Monday, September 28, 2009

[ 06 / 23 / 05 ] What, no AG 4 Black Orcs?

Anyone who already dislikes my perspective surely won't be coming over to the light after this piece, but the interesting thing to keep track of today is how many people who were optimistically onboard thus far will join the "Phil is just plain nutty" camp in about four paragraphs. I think that I want to get back to really talking about rules here, and get off my thousand-miles-up design theory rants for a bit. Now, any rules I propose or discuss in this forum naturally come with an understood disclaimer that they are a) absolutely only discussed in the context of their being used with every other rule I outline here, and b) I am of the opinion that while most all of this could be used modularly in any given league, the ultimate objective and the assumption made in the development of these ideas is that the entire system will be used together. Fair? Good. Get on with it then...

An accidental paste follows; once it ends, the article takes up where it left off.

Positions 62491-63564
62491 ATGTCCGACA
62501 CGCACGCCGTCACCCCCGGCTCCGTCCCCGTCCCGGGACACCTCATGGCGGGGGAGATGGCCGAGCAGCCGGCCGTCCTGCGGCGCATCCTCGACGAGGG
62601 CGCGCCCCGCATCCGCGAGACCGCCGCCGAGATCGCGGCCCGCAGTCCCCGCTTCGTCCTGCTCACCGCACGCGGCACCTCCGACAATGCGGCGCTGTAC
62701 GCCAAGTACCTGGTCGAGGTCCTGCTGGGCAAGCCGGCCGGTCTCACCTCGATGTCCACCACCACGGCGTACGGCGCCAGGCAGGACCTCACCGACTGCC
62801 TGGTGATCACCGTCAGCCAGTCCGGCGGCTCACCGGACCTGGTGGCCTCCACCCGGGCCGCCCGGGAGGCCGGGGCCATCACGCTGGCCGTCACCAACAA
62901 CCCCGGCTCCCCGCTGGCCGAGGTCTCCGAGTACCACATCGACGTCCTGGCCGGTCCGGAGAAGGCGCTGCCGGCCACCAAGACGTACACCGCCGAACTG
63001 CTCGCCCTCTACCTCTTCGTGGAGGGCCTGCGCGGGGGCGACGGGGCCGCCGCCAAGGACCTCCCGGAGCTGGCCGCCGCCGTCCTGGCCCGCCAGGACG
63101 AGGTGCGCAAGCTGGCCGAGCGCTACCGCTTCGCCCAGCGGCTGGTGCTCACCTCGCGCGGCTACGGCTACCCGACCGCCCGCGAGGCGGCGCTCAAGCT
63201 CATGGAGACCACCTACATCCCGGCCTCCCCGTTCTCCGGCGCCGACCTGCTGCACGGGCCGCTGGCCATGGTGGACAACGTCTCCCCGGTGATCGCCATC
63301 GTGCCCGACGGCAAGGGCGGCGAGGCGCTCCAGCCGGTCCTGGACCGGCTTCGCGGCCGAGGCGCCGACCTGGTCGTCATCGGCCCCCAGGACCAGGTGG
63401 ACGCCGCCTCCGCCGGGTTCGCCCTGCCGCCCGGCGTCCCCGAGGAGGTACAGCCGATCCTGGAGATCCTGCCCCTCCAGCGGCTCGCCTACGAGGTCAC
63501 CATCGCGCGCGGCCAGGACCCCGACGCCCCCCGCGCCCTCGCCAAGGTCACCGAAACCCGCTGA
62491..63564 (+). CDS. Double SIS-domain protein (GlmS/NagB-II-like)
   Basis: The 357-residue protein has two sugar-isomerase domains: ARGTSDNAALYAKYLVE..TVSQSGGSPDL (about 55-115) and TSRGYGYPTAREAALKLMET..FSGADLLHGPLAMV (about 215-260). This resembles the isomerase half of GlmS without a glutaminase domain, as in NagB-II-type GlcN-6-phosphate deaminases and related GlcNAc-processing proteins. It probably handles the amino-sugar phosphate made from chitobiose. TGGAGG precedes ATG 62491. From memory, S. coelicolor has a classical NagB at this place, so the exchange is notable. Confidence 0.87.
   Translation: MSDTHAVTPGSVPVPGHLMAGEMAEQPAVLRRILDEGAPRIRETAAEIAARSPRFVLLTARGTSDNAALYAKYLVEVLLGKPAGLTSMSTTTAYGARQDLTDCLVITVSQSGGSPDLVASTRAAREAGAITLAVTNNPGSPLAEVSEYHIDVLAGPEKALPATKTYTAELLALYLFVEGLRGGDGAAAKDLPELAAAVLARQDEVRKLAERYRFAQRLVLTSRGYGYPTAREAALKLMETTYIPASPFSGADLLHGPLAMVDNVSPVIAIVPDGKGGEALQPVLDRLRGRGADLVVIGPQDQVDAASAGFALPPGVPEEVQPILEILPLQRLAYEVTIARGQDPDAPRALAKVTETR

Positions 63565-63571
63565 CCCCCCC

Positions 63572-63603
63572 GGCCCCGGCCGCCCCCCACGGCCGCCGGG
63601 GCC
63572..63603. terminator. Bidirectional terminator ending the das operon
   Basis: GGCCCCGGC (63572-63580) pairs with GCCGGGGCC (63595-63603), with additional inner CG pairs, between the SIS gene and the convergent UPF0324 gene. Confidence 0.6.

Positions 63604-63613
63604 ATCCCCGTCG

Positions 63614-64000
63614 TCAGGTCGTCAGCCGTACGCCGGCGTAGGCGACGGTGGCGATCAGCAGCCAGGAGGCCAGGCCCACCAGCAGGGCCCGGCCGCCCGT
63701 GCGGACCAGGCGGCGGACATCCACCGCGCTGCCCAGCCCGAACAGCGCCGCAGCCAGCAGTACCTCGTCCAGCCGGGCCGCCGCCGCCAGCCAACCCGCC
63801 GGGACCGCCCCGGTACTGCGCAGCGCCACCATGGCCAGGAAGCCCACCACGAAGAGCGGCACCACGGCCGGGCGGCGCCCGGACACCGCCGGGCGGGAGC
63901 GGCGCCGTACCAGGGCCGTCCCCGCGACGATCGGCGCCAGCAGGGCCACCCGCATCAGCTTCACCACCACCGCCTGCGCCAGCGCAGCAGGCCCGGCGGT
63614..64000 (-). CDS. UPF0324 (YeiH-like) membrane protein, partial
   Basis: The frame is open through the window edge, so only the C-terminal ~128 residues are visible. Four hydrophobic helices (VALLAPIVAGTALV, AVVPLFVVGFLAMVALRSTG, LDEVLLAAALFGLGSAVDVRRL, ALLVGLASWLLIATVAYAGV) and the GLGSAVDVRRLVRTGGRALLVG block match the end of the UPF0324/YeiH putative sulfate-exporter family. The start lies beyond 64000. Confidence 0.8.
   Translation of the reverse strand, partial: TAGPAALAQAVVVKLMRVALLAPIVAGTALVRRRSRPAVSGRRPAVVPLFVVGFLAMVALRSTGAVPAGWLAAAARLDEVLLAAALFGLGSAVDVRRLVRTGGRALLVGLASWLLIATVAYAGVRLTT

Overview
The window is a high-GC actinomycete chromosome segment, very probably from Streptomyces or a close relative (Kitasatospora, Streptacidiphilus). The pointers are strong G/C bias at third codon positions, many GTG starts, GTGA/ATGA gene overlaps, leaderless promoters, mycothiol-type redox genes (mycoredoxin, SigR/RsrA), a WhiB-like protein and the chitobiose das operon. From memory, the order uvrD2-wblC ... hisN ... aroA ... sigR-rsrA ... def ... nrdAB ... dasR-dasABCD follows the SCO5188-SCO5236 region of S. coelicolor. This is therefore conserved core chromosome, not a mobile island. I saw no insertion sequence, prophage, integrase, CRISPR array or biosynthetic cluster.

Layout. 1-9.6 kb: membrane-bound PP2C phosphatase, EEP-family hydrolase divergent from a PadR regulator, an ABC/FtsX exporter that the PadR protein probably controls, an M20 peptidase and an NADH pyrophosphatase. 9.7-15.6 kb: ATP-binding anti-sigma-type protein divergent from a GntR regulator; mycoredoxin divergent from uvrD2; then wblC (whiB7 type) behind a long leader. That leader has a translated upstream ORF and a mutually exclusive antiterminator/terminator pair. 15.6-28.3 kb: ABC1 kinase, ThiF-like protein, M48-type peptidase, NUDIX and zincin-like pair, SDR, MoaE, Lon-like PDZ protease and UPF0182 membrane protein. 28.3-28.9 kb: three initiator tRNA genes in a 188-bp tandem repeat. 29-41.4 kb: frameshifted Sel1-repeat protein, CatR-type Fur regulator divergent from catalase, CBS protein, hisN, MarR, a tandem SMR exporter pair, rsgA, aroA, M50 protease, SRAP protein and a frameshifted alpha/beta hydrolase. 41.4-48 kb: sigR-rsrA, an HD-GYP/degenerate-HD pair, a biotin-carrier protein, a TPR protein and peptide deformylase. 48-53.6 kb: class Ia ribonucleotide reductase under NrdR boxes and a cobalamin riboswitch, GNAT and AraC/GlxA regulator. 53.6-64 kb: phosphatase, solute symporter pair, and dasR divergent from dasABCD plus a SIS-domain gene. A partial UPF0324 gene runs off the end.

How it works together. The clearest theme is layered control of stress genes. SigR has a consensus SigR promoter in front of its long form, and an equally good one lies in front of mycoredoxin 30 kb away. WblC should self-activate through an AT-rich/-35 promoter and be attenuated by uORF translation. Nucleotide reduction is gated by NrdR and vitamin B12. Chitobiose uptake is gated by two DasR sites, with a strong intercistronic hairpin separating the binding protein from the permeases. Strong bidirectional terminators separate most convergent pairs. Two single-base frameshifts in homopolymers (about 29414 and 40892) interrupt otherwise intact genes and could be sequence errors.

One of the more frequent criticisms of the balanced-TR system - aside from the whole bit about it just being a reheated rejected Chetism - is that the free exchange of players can lead to beardy bastards like our old friend Ryan here concentrating upon a stockpile of players with favorable skill rolls in an effort to gain a competitive edge, and it is a fair complaint, because we all know that bastard would do it. The thing, though, is to make a hard decision - which is more important, long-term competitive balance or highly-varied player development?

I think we all know where I would fall on this one, now I get to try to convince the lot of you that I'm right about it.

This, then, is my league's table for skill gains:

roll: 2-12, effect: select skill from available category.

You: Hmm. do you really need a table?

Me: No, I don't, which is why my league doesn't actually {i}have{/i} a skill roll table anymore.

You: Wait, how do I get the 5 Strength Black Orcs I rely upon to win games under these rules?